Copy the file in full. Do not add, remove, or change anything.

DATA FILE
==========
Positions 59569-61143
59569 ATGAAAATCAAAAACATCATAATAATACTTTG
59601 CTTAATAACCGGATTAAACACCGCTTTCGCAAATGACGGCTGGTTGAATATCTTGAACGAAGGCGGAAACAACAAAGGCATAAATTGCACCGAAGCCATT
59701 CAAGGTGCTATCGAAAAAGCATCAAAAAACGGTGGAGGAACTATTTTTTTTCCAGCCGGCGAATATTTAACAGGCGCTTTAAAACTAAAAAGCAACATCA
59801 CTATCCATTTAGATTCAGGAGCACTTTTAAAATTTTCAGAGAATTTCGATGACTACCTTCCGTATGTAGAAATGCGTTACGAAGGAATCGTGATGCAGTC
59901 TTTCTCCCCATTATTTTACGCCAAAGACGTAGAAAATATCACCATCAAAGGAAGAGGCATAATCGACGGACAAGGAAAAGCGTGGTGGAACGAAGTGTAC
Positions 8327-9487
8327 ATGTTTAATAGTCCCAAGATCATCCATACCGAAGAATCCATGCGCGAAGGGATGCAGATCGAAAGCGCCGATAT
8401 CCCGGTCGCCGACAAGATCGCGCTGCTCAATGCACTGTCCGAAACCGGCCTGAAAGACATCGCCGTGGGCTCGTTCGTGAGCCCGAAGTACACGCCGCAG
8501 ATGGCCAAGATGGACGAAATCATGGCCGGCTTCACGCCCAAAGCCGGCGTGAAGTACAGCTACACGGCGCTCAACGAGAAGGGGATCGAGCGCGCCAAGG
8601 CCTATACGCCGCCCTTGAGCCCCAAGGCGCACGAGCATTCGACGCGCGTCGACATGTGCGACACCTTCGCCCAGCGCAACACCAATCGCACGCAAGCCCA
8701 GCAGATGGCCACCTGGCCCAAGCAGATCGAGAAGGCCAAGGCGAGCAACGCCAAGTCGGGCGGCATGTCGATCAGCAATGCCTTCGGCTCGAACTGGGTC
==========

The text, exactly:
Positions 59569-61143
59569 ATGAAAATCAAAAACATCATAATAATACTTTG
59601 CTTAATAACCGGATTAAACACCGCTTTCGCAAATGACGGCTGGTTGAATATCTTGAACGAAGGCGGAAACAACAAAGGCATAAATTGCACCGAAGCCATT
59701 CAAGGTGCTATCGAAAAAGCATCAAAAAACGGTGGAGGAACTATTTTTTTTCCAGCCGGCGAATATTTAACAGGCGCTTTAAAACTAAAAAGCAACATCA
59801 CTATCCATTTAGATTCAGGAGCACTTTTAAAATTTTCAGAGAATTTCGATGACTACCTTCCGTATGTAGAAATGCGTTACGAAGGAATCGTGATGCAGTC
59901 TTTCTCCCCATTATTTTACGCCAAAGACGTAGAAAATATCACCATCAAAGGAAGAGGCATAATCGACGGACAAGGAAAAGCGTGGTGGAACGAAGTGTAC
Positions 8327-9487
8327 ATGTTTAATAGTCCCAAGATCATCCATACCGAAGAATCCATGCGCGAAGGGATGCAGATCGAAAGCGCCGATAT
8401 CCCGGTCGCCGACAAGATCGCGCTGCTCAATGCACTGTCCGAAACCGGCCTGAAAGACATCGCCGTGGGCTCGTTCGTGAGCCCGAAGTACACGCCGCAG
8501 ATGGCCAAGATGGACGAAATCATGGCCGGCTTCACGCCCAAAGCCGGCGTGAAGTACAGCTACACGGCGCTCAACGAGAAGGGGATCGAGCGCGCCAAGG
8601 CCTATACGCCGCCCTTGAGCCCCAAGGCGCACGAGCATTCGACGCGCGTCGACATGTGCGACACCTTCGCCCAGCGCAACACCAATCGCACGCAAGCCCA
8701 GCAGATGGCCACCTGGCCCAAGCAGATCGAGAAGGCCAAGGCGAGCAACGCCAAGTCGGGCGGCATGTCGATCAGCAATGCCTTCGGCTCGAACTGGGTC